Evidence of Analytical and Integrative Thinking

Spring Semester, 2004

EDIT 797b - Advanced Web-Based Publishing and Graphics Tools  

Why Graphics?

"A picture is worth a thousand words." This aphorism is even more true on the World Wide Web, where images can overcome boundaries of time, place, and culture. The web designer must develop a number of skills relating to the development and placement of graphic elements on the page. Since we are also educators using the World Wide Web to teach, we must give additional considerations to the way our graphic elements can be best used by students to learn on-line. This is true for both Virtual High School students as well as traditional students and teachers using the Web as a powerful additional learning tool.

The Role of Graphics in Web Design

Graphic elements on the web page serve much the same function as they would on the printed page: to illustrate in pictorial terms any topic being discussed within the text of the page. Images on the page might consist of photographs, sketches, diagrams, maps, or flow charts consistent with the topic being discussed within the text. Graphical elements can be used to present text in a more dynamic way with added features such as inner bevels or drop shadows. With the use of Dynamic HyperText Mark-up Language (DHTML), images can be swapped as the mouse rolls over them so that an added dimension to the information is presented. Such image rollovers can be used to aid in navigation or in presenting factual information. The image must be relevant, appropriate, and scaled to a proper size in both screen space and download time.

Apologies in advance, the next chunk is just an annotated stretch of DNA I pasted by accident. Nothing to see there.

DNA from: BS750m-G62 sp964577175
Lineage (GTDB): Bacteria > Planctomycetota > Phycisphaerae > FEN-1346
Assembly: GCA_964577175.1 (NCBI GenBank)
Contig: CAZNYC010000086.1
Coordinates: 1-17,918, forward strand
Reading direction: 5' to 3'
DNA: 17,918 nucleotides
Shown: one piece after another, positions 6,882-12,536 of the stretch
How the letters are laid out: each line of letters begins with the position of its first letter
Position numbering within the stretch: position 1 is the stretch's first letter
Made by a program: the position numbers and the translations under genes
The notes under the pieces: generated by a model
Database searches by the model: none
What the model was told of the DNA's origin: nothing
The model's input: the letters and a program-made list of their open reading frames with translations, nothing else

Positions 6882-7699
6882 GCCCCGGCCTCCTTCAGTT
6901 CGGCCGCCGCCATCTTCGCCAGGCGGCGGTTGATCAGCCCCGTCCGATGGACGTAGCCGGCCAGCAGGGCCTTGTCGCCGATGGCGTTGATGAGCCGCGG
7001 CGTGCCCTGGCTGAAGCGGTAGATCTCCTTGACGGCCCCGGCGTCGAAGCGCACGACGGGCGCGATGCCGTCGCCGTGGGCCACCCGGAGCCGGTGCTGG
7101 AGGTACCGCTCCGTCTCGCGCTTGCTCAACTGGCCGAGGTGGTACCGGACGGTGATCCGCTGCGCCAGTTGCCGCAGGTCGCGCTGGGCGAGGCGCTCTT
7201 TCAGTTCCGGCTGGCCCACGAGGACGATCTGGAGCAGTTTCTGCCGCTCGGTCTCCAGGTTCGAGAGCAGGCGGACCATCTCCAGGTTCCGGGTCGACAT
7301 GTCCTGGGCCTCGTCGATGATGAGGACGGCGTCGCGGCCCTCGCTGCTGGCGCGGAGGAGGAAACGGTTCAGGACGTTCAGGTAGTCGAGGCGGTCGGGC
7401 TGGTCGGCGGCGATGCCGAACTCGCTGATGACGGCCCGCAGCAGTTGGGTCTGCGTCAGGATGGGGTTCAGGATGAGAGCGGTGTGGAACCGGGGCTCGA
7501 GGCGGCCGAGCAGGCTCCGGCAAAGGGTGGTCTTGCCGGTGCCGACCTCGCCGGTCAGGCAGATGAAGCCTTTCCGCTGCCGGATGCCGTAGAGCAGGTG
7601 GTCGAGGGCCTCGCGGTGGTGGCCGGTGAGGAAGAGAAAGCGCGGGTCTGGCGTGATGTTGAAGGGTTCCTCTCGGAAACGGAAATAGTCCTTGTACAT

The image also acts as a diversion for the mind and for the eye. The viewer, who in our case may be an adolescent, may not have the patience to slog to screen after screen or textual information. The graphic element breaks up the text to provide information and variation for the reader.

Using Graphics to Educate Online

Learning styles vary from student to student. The on-line medium seems to favor those who learn via the written word. Graphics bring to the table the ability for those who learn visually an opportunity to improve their information uptake. It feels like less time is needed to analyze an image than to read a given passage. Reading and looking impact different areas of the brain. For some students, switching to visual mode provides a much needed break, a shifting of gears, that reinforces what goes on within all of the learning processes. It feels good to stop reading and look at the pictures. Just as with the printed passage, images play a vital role in maintaining the attention of young learners. But as parents and teachers, we don't want our kids to just look at the pictures. We want them to use the images to help understand what the text is saying. We want learners who are adept and utilizing all methods of presentation.

A Visual Language Example
Using Visual Language to Communicate Social Studies Content
Click on the image to view of close up. A New window will open.


The image is a vital tool in the teaching of Social Studies. I often remind my students that the course I am teaching is presented in the English language, so there should be few barriers to their understanding of the material if they are willing to ask the right questions and seek the understanding needed to be successful. But social studies also lends itself easily to visual language: the use of graphics, symbols, and images in conjunction with the written word. As I design a page that reflects historical or political content, I am constantly thinking about presenting the concepts visually as well as in the form of text (or even in the form of the motion picture or the spoken word, which with today's web technology can be presented on screen in an increasingly easier fashion). Historical concepts have been presented visually for centuries in the form of paintings, and then later photographically with the advent of the camera during the early 1800s. Teachers have at their disposal a rich resource in the World Wide Web as more of these photos are included in the public domain.